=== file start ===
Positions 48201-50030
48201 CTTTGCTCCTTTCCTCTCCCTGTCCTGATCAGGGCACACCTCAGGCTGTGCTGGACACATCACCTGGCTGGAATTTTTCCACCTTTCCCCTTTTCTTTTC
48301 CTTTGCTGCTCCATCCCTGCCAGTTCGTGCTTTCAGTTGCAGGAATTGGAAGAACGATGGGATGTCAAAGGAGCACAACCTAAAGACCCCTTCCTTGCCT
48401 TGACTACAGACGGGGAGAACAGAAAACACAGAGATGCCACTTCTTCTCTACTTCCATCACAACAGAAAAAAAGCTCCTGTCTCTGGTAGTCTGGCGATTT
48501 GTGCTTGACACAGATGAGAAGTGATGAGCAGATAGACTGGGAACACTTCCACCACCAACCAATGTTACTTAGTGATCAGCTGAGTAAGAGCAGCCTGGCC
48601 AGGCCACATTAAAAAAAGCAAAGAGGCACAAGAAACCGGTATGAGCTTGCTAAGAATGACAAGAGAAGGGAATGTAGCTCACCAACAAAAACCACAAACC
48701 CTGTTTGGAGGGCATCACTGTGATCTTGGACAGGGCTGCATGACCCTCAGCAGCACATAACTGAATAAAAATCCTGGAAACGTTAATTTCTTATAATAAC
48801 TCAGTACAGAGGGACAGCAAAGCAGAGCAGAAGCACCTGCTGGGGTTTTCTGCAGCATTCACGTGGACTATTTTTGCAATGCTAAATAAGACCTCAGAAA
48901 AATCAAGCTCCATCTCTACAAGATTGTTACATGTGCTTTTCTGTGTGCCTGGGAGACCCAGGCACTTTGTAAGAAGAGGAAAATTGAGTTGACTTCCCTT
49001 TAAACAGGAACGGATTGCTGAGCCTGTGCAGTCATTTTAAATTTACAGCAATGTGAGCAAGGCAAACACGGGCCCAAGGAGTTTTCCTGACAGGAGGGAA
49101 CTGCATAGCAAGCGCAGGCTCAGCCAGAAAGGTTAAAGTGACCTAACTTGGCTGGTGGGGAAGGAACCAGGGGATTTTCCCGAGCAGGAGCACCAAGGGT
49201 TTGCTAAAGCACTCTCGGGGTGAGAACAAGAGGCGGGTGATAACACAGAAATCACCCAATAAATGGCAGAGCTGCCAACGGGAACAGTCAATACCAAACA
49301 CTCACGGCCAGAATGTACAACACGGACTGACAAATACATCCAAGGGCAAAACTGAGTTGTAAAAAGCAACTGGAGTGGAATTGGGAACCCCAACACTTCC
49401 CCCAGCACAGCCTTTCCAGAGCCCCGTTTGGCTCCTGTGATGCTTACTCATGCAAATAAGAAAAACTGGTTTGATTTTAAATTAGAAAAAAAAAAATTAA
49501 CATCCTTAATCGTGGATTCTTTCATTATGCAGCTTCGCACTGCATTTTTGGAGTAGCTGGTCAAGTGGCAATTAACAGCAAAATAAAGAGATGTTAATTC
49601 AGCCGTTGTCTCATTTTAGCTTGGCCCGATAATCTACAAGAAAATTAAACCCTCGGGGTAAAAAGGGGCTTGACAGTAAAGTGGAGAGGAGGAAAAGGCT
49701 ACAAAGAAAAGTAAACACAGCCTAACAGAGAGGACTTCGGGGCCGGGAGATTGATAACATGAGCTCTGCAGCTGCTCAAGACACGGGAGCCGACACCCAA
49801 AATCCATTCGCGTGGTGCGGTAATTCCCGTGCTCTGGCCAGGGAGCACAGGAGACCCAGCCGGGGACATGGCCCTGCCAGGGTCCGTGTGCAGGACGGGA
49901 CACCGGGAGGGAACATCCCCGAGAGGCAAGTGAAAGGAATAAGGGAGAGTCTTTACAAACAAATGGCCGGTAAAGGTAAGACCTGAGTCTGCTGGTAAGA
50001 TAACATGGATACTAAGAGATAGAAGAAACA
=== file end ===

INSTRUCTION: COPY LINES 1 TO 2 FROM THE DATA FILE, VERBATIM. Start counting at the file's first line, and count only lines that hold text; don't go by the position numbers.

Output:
Positions 48201-50030
48201 CTTTGCTCCTTTCCTCTCCCTGTCCTGATCAGGGCACACCTCAGGCTGTGCTGGACACATCACCTGGCTGGAATTTTTCCACCTTTCCCCTTTTCTTTTC